After upgrading from Ubuntu 12.04 to Ubuntu 12.10, I get a message "scanning for btrfs file systems" at starting-up. I don't have any BTRFS filesystem. It delays the booting for about 15 seconds.

How can I get rid of this?


7 Answers 7


On Ubuntu 18.04 you can uninstall btrfs-support with

apt purge btrfs-progs

But that probably wouldn't save you much boot time. On my system the reason was, that I don't have a swap partition but on boot it is searched for such for about 30 seconds (while displaying the btrfs-scan).

remove the swap check

  • open /etc/initramfs-tools/conf.d/resume
  • replace RESUME=UUID=xxx with RESUME=none
  • issue sudo update-initramfs -u
  • reboot your system

(create the file if it does not exist and just add RESUME=none in it)

source: https://askubuntu.com/a/1034952/34298

  • This is the actual issue! The swap search is hidden after btrfs seek. Thanks you very so much!
    – develCuy
    Commented Jul 3, 2019 at 6:03

The btrfs-tools package adds an action to the initramfs to load the btrfs module. If you purge that package (sudo apt-get purge btrfs-tools), followed by an update-initramfs -ukall if the uninstallation doesn't do it already, that should go away (though I've not tested it). If it doesn't, you can always blacklist the brtfs module in /etc/modprobe.d.

  • 1
    Doing this on Ubuntu server 16.04 apt gives me "The following packages will be REMOVED: btrfs-tools* ubuntu-server*". Hmm, I'd like to keep the server though...
    – elomage
    Commented Apr 29, 2017 at 21:02
  • 1
    @elomage, ubuntu-server is just a meta-package that is used to pull packages typically found on server-style installations as dependencies. By removing it (provided no other package are removed as a result), you're not removing any software. Commented Apr 30, 2017 at 7:55
  • Thanks. Improved my elementary Juno startup times. Commented Nov 16, 2018 at 21:03

Btrfs isn’t too much stable to be used as deafult file-system. Most Linux distributions, probable all, are still using ext4 as primary file-system. So, you can completely remove it from your computer. Try the given command:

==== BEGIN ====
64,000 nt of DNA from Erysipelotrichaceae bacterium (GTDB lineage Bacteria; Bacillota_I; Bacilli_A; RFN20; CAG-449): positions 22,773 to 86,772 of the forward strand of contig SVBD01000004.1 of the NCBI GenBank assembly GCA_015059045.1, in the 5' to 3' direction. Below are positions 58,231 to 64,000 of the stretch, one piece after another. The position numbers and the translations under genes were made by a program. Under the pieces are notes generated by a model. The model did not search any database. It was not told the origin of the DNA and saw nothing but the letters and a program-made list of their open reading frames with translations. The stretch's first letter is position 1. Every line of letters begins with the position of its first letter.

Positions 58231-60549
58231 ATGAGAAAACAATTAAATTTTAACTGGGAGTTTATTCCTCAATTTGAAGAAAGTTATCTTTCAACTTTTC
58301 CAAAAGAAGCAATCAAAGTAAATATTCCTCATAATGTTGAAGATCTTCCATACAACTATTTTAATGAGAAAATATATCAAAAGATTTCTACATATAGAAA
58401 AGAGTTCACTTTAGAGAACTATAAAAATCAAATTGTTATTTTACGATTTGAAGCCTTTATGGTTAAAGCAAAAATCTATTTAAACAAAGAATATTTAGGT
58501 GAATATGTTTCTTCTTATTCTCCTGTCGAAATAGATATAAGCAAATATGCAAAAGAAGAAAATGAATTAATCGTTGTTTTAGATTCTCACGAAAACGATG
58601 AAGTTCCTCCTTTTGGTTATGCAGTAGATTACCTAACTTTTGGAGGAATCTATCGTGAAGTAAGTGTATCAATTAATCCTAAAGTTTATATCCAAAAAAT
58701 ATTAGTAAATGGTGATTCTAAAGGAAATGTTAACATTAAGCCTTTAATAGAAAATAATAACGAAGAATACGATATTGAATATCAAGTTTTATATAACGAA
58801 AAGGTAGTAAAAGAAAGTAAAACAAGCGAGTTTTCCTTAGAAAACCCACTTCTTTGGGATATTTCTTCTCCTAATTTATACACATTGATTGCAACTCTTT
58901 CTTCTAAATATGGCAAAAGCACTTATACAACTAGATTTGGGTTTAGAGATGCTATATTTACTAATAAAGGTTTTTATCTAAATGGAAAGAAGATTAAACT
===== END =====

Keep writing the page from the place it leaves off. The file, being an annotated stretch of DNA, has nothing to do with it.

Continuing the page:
sudo apt-get purge btrfs-tools

This command will remove btrfs-tools from your computer. You may need to wait some minutes to complete the process. Your initramfs should be updated automatically but if not happen, do it by this command:

sudo update-initramfs -ukall

Then make a grub update:

sudo update-grub

All is well. Now make a restart. Hope your Ubuntu will start successfully this time.

Reference: http://www.ugcoder.com/disable-scanning-for-btrfs-file-systems-in-ubuntu/

Let me know if you have some questions still.

  • The package is not installed on my system. So i tried echo "blacklist btrfs">>/etc/modprobe.d/blacklist.conf But no effect. still scanning for btrfs on boot
    – rubo77
    Commented May 9, 2018 at 17:02

I saw this as well on 18.04 during boot. Since


calls for the scan, you can workaround this issue by dealing with that file. Since I wasn't using btrfs regularly, I purged the file through

sudo apt purge btrfs-progs
  • 2
    To get rid of that message, you need to do sudo update-initramfs -ukall as well. But still, that doesn't help much, the boot process then hangs at the step before saying Begin: Running /scripts/local-premount
    – rubo77
    Commented May 10, 2018 at 6:36

Circa 2021

At least with server versions of ubuntu btrfs-tools is not loaded by default and thus this unwanted scan is not an issue. The issue arises when you install a distro that has tools which have btrfs-tools as a dependency like the popular timeshift which is included with mint. That creates the issue. If you can live without timeshift then just remove btrfs-tools per other posts and you should be good to go (it will remove timeshift and update initramfs automatically).

BUT if you are like me use qt-fsarchiver or need timeshift then you can't just remove btrfs-tools as it is a dependency of both. If you remove it you will remove them. :(.

So this is what I did.

sudo modprobe -r btrfs
echo blacklist btrfs | sudo tee -a /etc/modprobe.d/blacklist-btrfs.conf
sudo update-initramfs -u

now reboot and watch to see if the btrfs scan was disabled.

  • That's similar to what I did, technically, after updating the initramfs, it's also possible to delete the blacklist file, and it'll allow using btrfs after the boot has finished.
    – Didi Kohen
    Commented Nov 26, 2022 at 16:58
  • If the kernel gets updated then initramfs will get rebuilt and if you remove the blacklist I guessing it will end up including the module again. Unless there is reason to I'd leave the blacklist. If you indeed have a btrfs partition on the machine this whole issue is moot. The scan should complete quickly and continue to boot so no reason to blacklist it.
    – DKebler
    Commented Nov 29, 2022 at 15:59

It is the btrfs kernel module that does the scanning (for filesystems scanning multiple devices).

I have not found an indication that this is configurable, so your only options seems to be removing that module from your kernel (modprobe -r btrfs) assuming your kernel supports that.

  • 1
    I tried, but it seems like this has no effect on Ubuntu 18.04
    – rubo77
    Commented May 9, 2018 at 17:00

The script which starts the search looks for the existence of btrfs. Simply renaming the executable /sbin/btrfs to p.e /sbin/btrfs.save (as sudo) will eliminate the search , gaining some 10-20 seconds in the boot-process!

  • 2
    it is not recommended to just delete system files. better uninstall the btrfs too with apt purge btrfs-tools
    – rubo77
    Commented May 10, 2018 at 6:38

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